Please select a question to be taken to its corresponding answer below. Additional insurance information and answers to other common questions can be found on the Insurance Information Institute website at www.iii.org.
- When purchasing automobile insurance, what should I consider?
- Does my insurance policy cover a friend if I loan him/her my car?
- What is collision physical damage coverage?
- What is comprehensive physical damage coverage?
- How can I lower my automobile insurance rates?
- What do I need to know when purchasing homeowners insurance?
- What is “actual cash value”?
- What is “replacement cost”?
- Should I purchase flood coverage?
- What is fire legal coverage?
- What is 80% co-insurance?
- Can other people drive my business vehicle?
- How does an audit work?
- Why do I need certificates of insurance from sub-contractors?
When purchasing automobile insurance, what should I consider?
The following is a list of considerations that should be made prior to purchasing auto insurance. Make sure you discuss these items, as well as your other needs, with a Niagara National agent.
- Ask about the amount of liability coverage makes sense for you.
- Ask about optional coverages, like rental reimbursement or coverage for your high-end audio equipment.
- Don’t base your decision solely on price—other factors, such as claims service, are extremely important in selecting the right insurance. Rely on your agent to find the right coverage for your needs at the right price.
Does my insurance policy cover a friend if I loan him/her my car?
Yes, as long as you have given him/her your permission to drive the vehicle.
What is collision physical damage coverage?
Collision is the loss you incur when your automobile collides with another vehicle or object, like a telephone pole. If your car is older, it may not make sense to carry collision protection on it. Make sure to discuss this coverage with a Niagara National agent.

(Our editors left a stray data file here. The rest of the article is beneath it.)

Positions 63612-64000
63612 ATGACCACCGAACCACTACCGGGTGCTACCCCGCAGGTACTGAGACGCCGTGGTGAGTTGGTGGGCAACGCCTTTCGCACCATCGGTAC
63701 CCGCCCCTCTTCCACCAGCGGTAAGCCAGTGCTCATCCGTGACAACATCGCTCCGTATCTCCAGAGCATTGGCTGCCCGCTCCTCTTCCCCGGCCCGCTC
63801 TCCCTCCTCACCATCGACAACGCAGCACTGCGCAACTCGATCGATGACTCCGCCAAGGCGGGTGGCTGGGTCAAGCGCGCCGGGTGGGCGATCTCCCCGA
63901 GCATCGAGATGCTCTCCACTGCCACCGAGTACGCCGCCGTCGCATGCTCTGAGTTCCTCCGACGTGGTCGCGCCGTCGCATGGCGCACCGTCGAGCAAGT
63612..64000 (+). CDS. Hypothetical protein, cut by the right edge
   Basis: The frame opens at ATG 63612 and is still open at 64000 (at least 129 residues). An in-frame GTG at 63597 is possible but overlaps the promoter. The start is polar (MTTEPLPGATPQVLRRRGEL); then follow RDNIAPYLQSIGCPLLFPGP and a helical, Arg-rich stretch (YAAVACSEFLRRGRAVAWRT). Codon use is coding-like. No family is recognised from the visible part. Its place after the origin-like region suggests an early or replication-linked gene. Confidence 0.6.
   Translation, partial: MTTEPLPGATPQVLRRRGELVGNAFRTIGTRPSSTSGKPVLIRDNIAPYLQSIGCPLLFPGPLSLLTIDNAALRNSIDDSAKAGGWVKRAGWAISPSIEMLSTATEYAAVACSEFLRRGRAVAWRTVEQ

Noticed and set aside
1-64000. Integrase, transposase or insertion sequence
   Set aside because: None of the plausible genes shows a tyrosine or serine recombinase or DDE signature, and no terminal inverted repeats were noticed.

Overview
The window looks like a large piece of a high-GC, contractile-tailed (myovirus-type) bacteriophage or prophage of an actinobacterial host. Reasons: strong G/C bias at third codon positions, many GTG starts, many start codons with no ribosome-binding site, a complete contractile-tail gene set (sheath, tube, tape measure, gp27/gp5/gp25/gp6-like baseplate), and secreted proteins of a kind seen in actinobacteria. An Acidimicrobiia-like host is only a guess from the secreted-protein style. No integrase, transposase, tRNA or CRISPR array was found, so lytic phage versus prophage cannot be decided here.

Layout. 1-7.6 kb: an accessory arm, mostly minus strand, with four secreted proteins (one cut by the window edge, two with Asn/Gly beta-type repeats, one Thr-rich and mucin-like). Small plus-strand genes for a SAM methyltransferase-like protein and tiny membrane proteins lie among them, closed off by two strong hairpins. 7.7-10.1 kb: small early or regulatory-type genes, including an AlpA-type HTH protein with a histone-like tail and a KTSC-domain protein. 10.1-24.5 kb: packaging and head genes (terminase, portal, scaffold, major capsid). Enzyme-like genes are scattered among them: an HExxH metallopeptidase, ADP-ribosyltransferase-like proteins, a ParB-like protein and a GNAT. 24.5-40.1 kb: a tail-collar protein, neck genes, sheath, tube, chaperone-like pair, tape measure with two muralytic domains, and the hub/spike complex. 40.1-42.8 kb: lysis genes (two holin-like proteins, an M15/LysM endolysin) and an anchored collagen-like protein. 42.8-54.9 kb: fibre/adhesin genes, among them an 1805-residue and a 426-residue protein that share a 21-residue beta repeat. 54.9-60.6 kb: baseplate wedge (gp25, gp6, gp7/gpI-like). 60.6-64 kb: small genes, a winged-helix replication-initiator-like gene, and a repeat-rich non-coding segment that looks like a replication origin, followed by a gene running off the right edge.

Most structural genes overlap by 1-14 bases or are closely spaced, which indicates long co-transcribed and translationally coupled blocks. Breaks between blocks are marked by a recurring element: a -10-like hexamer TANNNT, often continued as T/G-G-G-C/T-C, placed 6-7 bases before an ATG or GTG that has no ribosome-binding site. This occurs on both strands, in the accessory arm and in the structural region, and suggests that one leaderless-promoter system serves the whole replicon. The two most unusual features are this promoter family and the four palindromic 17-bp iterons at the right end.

What is comprehensive physical damage coverage?
Comprehensive provides coverage for direct physical damage you incur to your car from something other than a collision, such as a hailstorm.
How can I lower my automobile insurance rates?
There are several ways you can lower the cost of your auto insurance. One way is to work with an independent agency like Niagara National—agents have access to many different companies and can obtain comparative rates to ensure that you are getting the right coverage at the most competitive price.
You can also change your deductible to lower the cost of your insurance. By raising your deductible, you might be able to lower your cost of insurance by almost 10%. However, you must be able to pay the deductible amount should you have a claim.
Another option is to look for available discounts that you might be qualified to receive, such as if you have multiple cars insured under the same policy, you carry homeowners and auto insurance with the same company, you qualify for a good driver or good student discount, your car has an alarm, or you’re a member of a qualifying group and/or association.
What do I need to know when purchasing homeowners insurance?
The typical homeowner’s policy has two main sections: 1) coverage for the physical property of the insured and 2) personal liability coverage for the insured.